Telecommuting not all it's cracked up to be

trafficFor the 34 million U.S. workers who occasionally telecommute, I have this advice -- stop.

A company that sells phone systems so that your work phone can be connected to your home in a "virtual office" recently asked me if I wanted to write about the new technology they sell that makes employees feel as if they're in the office when sitting at their kitchen table.

My first question was, "Is that what people want, to feel like they're in the office at home?"

I know that telecommuting from home sounds ideal -- no boss, no clock to punch, no co-workers bugging you to meet a deadline. You save money on gas, food and dry cleaning, and don't have to commute.

But even if only one day a week, is this what you want, America? For work-life to seep into your home, your sanctuary from the busy world?

When the phone rings, do you want to wonder if it's a business call or a friend calling you over to a weekend BBQ?

As someone who has had to work in a "virtual office" at home for more than a year as a freelance journalist after having been laid off at a newspaper office, I can tell you that you don't want to cross that line separating home from work unless you have to. The workplace should be for work and the home should be for anything but work.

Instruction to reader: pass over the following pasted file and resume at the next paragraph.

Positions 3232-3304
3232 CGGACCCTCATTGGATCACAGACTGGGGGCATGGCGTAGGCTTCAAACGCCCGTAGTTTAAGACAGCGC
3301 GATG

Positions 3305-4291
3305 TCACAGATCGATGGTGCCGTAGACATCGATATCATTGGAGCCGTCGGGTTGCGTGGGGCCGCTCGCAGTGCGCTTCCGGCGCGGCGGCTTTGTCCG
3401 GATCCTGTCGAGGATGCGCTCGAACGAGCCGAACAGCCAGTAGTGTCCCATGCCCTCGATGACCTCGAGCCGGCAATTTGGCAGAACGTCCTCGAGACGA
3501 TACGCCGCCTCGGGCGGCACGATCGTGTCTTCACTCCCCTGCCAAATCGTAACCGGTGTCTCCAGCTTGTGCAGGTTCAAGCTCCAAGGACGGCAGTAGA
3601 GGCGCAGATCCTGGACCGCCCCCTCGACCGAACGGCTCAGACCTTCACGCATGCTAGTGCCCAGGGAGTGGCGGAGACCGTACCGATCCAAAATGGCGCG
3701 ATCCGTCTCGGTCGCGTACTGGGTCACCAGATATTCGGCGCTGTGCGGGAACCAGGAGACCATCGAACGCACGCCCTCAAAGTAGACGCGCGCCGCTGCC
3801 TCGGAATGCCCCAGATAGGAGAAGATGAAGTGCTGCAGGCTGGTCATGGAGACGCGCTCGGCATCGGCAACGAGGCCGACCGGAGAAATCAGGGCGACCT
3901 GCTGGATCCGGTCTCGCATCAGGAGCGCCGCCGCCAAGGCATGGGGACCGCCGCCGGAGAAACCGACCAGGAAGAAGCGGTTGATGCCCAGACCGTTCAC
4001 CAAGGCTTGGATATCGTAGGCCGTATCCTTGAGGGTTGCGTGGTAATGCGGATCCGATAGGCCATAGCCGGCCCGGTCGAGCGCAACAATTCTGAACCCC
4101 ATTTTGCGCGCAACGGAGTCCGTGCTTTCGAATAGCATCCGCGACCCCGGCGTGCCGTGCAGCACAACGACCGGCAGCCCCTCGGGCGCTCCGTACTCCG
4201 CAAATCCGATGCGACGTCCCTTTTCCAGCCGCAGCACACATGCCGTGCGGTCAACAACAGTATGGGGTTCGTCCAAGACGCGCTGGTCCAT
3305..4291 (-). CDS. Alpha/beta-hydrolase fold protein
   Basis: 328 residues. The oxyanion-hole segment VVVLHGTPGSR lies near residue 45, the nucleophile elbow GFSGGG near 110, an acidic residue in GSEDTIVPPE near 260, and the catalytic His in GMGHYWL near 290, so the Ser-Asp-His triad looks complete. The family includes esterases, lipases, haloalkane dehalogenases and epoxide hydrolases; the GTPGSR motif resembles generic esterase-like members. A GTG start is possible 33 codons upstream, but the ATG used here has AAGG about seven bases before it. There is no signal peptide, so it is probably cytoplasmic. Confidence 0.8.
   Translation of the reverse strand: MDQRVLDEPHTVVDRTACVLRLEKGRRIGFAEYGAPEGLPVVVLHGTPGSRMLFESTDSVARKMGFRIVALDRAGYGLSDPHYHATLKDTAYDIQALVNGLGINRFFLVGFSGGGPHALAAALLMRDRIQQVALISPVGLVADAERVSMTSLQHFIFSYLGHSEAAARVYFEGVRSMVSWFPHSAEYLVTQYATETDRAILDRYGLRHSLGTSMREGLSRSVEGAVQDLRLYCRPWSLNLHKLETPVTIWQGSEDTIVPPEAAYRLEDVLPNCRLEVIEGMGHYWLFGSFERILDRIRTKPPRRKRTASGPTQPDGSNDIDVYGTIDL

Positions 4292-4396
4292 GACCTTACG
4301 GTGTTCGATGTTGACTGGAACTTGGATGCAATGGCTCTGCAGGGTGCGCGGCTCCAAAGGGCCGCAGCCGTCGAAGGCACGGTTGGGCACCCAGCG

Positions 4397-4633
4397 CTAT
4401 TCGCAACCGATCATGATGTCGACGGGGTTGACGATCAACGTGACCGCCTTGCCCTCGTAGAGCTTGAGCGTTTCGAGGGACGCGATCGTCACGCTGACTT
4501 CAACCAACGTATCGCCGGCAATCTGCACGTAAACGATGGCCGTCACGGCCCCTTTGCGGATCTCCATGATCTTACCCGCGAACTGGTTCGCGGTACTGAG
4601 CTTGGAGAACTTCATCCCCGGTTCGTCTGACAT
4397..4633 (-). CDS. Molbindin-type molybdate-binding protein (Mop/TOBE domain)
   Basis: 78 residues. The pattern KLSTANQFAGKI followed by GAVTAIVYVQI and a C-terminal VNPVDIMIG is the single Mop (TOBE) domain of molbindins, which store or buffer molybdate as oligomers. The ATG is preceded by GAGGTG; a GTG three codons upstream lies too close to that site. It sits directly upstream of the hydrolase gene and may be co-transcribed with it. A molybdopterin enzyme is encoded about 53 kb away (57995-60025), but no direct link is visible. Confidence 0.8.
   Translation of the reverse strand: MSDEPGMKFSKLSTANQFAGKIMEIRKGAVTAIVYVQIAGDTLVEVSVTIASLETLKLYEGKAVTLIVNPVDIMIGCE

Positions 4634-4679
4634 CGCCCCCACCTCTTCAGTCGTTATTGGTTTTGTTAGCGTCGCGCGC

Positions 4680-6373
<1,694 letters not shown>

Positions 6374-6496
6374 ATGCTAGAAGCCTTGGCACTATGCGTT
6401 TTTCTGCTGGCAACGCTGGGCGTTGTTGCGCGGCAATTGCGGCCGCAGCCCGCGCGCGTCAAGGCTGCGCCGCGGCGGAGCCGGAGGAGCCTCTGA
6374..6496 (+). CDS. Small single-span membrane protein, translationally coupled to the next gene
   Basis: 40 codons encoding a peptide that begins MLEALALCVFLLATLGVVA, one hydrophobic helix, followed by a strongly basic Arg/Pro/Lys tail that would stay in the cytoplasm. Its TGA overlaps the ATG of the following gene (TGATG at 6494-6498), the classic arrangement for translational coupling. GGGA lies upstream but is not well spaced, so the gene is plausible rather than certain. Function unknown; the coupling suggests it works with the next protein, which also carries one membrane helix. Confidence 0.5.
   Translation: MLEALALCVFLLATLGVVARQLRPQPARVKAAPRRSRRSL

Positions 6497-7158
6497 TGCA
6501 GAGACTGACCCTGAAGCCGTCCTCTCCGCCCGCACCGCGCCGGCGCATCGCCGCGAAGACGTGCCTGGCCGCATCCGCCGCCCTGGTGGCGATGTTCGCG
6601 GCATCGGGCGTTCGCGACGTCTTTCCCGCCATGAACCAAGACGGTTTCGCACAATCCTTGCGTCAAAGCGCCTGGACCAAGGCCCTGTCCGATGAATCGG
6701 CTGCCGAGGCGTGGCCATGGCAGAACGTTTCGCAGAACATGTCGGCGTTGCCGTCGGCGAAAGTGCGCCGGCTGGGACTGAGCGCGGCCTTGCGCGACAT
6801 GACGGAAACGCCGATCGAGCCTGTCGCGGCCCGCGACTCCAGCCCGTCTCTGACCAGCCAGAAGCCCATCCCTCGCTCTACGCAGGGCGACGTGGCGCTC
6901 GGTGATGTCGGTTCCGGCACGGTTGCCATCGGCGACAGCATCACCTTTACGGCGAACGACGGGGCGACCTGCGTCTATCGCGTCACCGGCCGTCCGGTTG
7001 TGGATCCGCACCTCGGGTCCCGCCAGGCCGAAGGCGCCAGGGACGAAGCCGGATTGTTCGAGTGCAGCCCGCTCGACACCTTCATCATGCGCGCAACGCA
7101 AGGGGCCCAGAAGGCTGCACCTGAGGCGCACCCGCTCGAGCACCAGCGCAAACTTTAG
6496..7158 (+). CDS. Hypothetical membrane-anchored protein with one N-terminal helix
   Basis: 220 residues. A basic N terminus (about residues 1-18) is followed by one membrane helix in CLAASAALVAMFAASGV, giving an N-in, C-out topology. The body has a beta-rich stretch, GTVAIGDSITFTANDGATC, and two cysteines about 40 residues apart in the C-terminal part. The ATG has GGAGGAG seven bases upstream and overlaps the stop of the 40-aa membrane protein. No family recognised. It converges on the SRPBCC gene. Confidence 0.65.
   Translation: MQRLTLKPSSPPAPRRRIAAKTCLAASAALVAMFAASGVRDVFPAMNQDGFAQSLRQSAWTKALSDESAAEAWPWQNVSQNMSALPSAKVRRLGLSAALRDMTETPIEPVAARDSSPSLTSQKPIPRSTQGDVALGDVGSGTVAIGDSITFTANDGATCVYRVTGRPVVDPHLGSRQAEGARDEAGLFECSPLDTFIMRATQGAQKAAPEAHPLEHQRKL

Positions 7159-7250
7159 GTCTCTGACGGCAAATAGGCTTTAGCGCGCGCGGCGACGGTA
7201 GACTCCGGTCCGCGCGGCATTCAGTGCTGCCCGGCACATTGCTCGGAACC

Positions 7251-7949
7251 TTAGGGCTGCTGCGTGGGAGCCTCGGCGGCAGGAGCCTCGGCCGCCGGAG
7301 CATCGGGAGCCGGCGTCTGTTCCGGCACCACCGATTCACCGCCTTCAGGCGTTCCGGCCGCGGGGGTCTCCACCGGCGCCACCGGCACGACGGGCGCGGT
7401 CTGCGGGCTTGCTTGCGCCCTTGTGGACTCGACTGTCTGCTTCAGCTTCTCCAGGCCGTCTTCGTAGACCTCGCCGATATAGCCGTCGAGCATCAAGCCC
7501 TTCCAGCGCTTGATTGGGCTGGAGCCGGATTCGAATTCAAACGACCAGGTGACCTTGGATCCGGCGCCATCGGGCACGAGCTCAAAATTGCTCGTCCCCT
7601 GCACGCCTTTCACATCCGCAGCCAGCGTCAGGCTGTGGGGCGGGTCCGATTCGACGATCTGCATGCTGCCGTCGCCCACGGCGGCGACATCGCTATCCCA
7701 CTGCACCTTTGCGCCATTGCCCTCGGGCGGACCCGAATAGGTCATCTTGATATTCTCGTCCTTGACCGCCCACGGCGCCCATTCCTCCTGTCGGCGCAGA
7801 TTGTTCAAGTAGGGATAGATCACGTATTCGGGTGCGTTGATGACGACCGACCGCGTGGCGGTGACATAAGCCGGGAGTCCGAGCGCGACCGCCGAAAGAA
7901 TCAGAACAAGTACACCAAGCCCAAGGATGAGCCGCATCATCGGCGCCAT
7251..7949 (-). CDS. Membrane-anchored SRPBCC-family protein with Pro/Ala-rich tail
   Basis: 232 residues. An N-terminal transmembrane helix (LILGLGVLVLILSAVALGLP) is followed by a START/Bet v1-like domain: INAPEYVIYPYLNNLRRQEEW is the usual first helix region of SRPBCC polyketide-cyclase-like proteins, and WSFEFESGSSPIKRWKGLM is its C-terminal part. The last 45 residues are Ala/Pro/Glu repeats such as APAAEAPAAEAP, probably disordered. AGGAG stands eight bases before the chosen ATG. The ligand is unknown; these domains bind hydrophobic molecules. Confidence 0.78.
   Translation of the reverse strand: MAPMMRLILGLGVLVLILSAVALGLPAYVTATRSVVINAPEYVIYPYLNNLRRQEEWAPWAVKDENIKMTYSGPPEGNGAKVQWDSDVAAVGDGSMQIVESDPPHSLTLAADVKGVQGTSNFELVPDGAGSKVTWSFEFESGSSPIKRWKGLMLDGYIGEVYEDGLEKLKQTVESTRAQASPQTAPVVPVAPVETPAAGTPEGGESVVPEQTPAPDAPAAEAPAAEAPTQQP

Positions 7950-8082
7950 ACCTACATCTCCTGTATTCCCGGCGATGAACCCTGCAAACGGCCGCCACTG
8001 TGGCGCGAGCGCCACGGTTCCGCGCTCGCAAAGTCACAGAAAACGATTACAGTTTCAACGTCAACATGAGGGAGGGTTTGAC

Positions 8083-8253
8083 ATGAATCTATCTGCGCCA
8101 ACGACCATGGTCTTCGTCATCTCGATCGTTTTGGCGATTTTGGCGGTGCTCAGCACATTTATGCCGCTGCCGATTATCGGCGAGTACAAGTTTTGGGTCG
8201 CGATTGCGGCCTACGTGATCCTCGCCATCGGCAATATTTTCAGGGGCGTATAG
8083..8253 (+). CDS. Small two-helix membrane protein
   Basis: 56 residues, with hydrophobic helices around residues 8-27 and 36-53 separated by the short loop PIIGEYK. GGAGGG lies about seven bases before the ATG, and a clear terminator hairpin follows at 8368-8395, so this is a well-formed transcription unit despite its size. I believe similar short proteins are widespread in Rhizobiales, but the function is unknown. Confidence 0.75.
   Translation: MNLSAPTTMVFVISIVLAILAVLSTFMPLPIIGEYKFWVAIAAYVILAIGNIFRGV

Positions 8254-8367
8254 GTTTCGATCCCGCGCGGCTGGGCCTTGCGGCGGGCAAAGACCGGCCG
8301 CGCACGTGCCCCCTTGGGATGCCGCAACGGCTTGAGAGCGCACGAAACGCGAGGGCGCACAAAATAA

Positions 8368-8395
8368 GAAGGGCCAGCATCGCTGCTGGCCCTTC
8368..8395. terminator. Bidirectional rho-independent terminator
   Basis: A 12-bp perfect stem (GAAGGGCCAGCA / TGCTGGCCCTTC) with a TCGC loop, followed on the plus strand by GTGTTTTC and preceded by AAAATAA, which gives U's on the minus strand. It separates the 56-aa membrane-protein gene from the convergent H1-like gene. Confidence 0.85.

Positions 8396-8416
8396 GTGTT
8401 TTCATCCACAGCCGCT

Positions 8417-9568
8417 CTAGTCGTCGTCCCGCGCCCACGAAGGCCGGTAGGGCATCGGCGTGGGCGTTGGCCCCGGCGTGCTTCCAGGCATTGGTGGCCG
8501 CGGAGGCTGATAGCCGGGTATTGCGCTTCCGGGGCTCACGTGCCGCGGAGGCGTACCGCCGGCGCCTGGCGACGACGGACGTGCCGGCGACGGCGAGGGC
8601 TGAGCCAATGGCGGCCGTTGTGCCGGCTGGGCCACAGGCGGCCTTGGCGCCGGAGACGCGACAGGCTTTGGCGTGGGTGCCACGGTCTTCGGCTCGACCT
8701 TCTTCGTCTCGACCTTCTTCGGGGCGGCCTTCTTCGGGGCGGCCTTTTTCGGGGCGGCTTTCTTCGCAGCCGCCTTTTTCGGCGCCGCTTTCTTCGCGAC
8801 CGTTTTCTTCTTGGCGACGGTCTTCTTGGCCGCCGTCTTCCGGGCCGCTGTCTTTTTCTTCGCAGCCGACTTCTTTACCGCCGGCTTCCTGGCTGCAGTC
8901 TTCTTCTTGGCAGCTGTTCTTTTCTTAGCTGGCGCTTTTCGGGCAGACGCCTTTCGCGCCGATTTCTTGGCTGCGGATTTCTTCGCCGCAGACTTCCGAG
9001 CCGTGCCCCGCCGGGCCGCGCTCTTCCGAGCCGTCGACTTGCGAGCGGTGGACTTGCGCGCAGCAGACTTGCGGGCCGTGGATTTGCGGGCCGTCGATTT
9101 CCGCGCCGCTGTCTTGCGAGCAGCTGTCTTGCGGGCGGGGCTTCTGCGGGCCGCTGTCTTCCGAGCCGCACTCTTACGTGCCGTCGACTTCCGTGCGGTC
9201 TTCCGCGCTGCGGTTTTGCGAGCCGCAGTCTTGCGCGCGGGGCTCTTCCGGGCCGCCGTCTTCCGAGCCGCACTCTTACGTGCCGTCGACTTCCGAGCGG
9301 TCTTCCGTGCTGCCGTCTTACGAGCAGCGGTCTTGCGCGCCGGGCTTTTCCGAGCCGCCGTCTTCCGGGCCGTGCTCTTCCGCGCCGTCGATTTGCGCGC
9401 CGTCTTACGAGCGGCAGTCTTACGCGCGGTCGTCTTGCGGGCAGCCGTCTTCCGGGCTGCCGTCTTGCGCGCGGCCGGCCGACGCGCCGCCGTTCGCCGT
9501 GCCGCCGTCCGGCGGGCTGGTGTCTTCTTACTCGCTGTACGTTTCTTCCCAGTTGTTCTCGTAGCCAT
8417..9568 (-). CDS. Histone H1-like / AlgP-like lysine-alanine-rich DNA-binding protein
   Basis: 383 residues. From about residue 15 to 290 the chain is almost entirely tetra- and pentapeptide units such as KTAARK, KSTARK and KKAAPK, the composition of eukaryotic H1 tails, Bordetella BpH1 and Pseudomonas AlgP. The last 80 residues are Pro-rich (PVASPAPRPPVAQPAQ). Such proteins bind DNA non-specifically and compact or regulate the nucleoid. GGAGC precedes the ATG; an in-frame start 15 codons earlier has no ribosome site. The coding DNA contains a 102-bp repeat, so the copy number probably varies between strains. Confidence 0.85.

There are constant interruptions by people confusing your work time with your time at home, and there's always something that needs to be done around the house -- washing dishes, laundry, walking the dog, cooking, taking care of the kids, and on and on.

The best thing about having an office phone at home through M5 Networks is that because it's run through a broadband connection, employees must log in to their computer to answer their phone, whether at home or the office, as Kerrin Parker, M5's vice president of operations, explained it to me in a landline conversation.

They can log out at any time, so they're not really tied to the office unless they want to be. But when they want the business phone on at home, they connect to their computer and their business phone number works from there.

Without it, telecommuters using their home phones for business calls would have difficulty doing conference calls and their customers would see their home phone numbers pop up on caller ID -- not the look of a professional.

So while Parker may have sold me on having such a phone, I still don't see what stops the bossman from knowing if you're logged in or not on your computer and available to work from home.

The Man already has his hand deep enough in your business. Don't let him get into your home, too.

Aaron Crowe is a freelance journalist in the San Francisco Bay Area. Reach him at

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